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  1. Ludvig Beckman (forthcoming). Review of Kant and Modern Political Philosophy. [REVIEW] Theoria.
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  2. Ludvig Beckman (2014). Democracy and the Right to Exclusion. Res Publica 20 (4):395-411.
    A defining feature of democracy is the inclusion of members of the political association. However, the corresponding right to exclusion has attracted undeservedly scant attention in recent debates. In this paper, the nature of the right to exclusion is explored. On the assumption that inclusion requires the allocation of legal power-rights to the people entitled to participate in the making of collective decisions, two conceptions of the right to exclusion are identified: the liberty-right to exclude and the claim-right to exclude. (...)
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  3. Ludvig Beckman (2014). The Subjects of Collectively Binding Decisions: Democratic Inclusion and Extraterritorial Law. Ratio Juris 27 (2):252-270.
    Citizenship and residency are basic conditions for political inclusion in a democracy. However, if democracy is premised on the inclusion of everyone subject to collectively binding decisions, the relevance of either citizenship or residency for recognition as a member of the polity is uncertain. The aim of this paper is to specify the conditions for being subject to collective decisions in the sense relevant to democratic theory. Three conceptions of what it means to be subject to collectively binding decisions are (...)
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  4. Gregory Alexander, Larry Alexander, Amalia Amaya, Amy Baehr, Ludvig Beckman, Charles Beitz, Vera Bergelson, Mitchell Berman, Michael Blake & Linda Bosniak (2012). Please Join Us in Thanking All of Those Experts in Law and Philosophy for Devoting Time and Effort to Review the Papers We Have Sent Them. The Editor and Publisher Acknowledge the Colleagues Listed Below for Their Excellent Reviews of Papers for Which Final Decisions Have Been Made in 2012. Law and Philosophy 31:769-770.
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  5. Eva Erman & Ludvig Beckman (eds.) (2012). Territories of Citizenship. Palgrave Macmillan.
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  6. Ludvig Beckman (2008). Democratic Inclusion, Law, and Causes. Ratio Juris 21 (3):348-364.
    Abstract. In this article two conceptions of what it means to say that all affected persons should be granted the right to vote in democratic elections are distinguished and evaluated. It is argued that understanding "affected" in legal terms, as referring to the circle of people bound by political decisions, has many advantages compared to the view referring to everyone affected in mere causal terms. The importance of jurisdictions in deciding rights to democratic influence should hence be recognized more clearly (...)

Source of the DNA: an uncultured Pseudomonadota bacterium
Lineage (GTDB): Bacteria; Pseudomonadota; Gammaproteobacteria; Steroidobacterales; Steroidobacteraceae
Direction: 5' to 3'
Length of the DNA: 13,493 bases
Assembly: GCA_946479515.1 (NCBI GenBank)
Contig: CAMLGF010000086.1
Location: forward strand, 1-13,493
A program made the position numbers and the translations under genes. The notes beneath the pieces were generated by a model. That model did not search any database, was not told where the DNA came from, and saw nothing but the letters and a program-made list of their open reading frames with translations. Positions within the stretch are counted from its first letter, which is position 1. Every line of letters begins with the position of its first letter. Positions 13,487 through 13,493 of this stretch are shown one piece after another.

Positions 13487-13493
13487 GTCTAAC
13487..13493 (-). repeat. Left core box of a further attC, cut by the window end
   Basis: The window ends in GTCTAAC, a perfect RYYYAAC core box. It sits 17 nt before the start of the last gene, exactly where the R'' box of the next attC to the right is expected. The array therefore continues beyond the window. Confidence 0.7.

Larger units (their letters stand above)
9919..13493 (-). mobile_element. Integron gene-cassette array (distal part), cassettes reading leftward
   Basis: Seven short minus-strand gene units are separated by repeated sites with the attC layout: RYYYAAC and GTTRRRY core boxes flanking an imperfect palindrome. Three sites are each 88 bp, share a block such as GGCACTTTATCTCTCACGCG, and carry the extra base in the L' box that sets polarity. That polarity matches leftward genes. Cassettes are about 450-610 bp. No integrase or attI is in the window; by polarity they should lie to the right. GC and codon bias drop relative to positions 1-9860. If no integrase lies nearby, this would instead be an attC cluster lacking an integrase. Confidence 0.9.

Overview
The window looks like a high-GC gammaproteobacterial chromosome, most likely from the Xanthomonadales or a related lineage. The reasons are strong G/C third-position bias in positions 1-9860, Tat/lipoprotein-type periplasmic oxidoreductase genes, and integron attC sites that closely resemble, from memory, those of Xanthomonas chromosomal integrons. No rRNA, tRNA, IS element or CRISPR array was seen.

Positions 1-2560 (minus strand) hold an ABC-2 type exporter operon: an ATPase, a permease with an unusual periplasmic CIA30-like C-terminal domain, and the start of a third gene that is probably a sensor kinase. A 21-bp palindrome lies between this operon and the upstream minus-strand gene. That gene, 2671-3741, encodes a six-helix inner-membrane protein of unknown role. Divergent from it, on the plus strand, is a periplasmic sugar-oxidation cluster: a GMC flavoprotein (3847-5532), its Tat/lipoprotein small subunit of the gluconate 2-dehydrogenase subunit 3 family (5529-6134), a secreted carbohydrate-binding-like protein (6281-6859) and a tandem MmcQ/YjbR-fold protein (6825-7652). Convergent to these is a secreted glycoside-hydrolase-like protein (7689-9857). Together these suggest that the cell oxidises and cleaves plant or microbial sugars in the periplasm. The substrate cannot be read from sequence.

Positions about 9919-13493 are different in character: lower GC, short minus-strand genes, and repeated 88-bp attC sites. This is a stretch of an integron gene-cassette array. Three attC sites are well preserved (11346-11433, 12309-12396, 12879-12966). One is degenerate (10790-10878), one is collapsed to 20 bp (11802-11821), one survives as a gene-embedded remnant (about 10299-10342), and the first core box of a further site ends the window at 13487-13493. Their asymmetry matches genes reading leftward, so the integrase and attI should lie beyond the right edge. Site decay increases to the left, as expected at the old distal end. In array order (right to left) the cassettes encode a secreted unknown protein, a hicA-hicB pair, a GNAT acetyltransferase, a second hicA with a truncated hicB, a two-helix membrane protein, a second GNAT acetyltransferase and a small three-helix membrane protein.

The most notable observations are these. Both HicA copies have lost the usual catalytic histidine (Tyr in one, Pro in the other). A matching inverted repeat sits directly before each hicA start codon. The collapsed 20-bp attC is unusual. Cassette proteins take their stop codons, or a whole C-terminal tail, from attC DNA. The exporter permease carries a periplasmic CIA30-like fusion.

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  7. Christa Acampora, Anita Allen, Andrew Altman, Paul Anand, Scott Anderson, Robin Andreasen, Scott Arnold, Birmingham Elizabeth Ashford, Kim Atkins & Ludvig Beckman (2007). Recognition of Reviewers. Journal of Social Philosophy 38 (4):507-510.
  8. Ludvig Beckman (2005). Democracy and Genetic Privacy: The Value of Bodily Integrity. [REVIEW] Medicine, Health Care and Philosophy 8 (1):97-103.
    The right to genetic privacy is presently being incorporated in legal systems all over the world. It remains largely unclear however what interests and values this right serves to protect. There are many different arguments made in the literature, yet none takes into account the problem of how particular values can be justified given the plurality of moral and religious doctrines in our societies. In this article theories of public reason are used in order to explore how genetic privacy could (...)
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  9. Ludvig Beckman (2004). Are Genetic Self-Tests Dangerous? Assessing the Commercialization of Genetic Testing in Terms of Personal Autonomy. Theoretical Medicine and Bioethics 25 (5-6):387-398.
    Should a growing market for genetic self-tests be welcomed or feared? From the point of view of personal autonomy the increasing availability of predictive health information seems promising. Yet it is frequently pointed out that genetic information about future health may cause anxiety, distress and even loss of life-hopes. In this article the argument that genetic self-tests undermine personal autonomy is assessed and criticized. I contend that opportunities for autonomous choice are not reduced by genetic information but by misperceptions and (...)
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  10. Ludvig Beckman (2004). Fairness. Review of Metaphysics 58 (1):188-190.
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  11. Ludvig Beckman (2004). Genetic Privacy From Locke's Point of View. Journal of Value Inquiry 38 (2):224-251.
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  12. Ludvig Beckman (2003). Human Dignity and Legal Reactions to Reproductive Cloning: Is the Principle Too Vague? Human Reproduction and Genetic Ethics 9 (2):387-398.
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  13. Ludvig Beckman (2002). Katrin Flikschuh, 2000. Kant and Modern Political Philosophy Cambridge: Cambridge University. Theoria 68 (2):177-181.
  14. Ludvig Beckman (2001). Rights, Rights-Talk, and Children. Journal of Value Inquiry 35 (4):509-515.
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  15. Ludvig Beckman (2001). The Liberal State & the Politics of Virtue. Transaction Publishers.
    In this volume, schematically divided into two parts, Ludvig Beckman challenges the common view that support for the good life, the politics of virtue, is in ...
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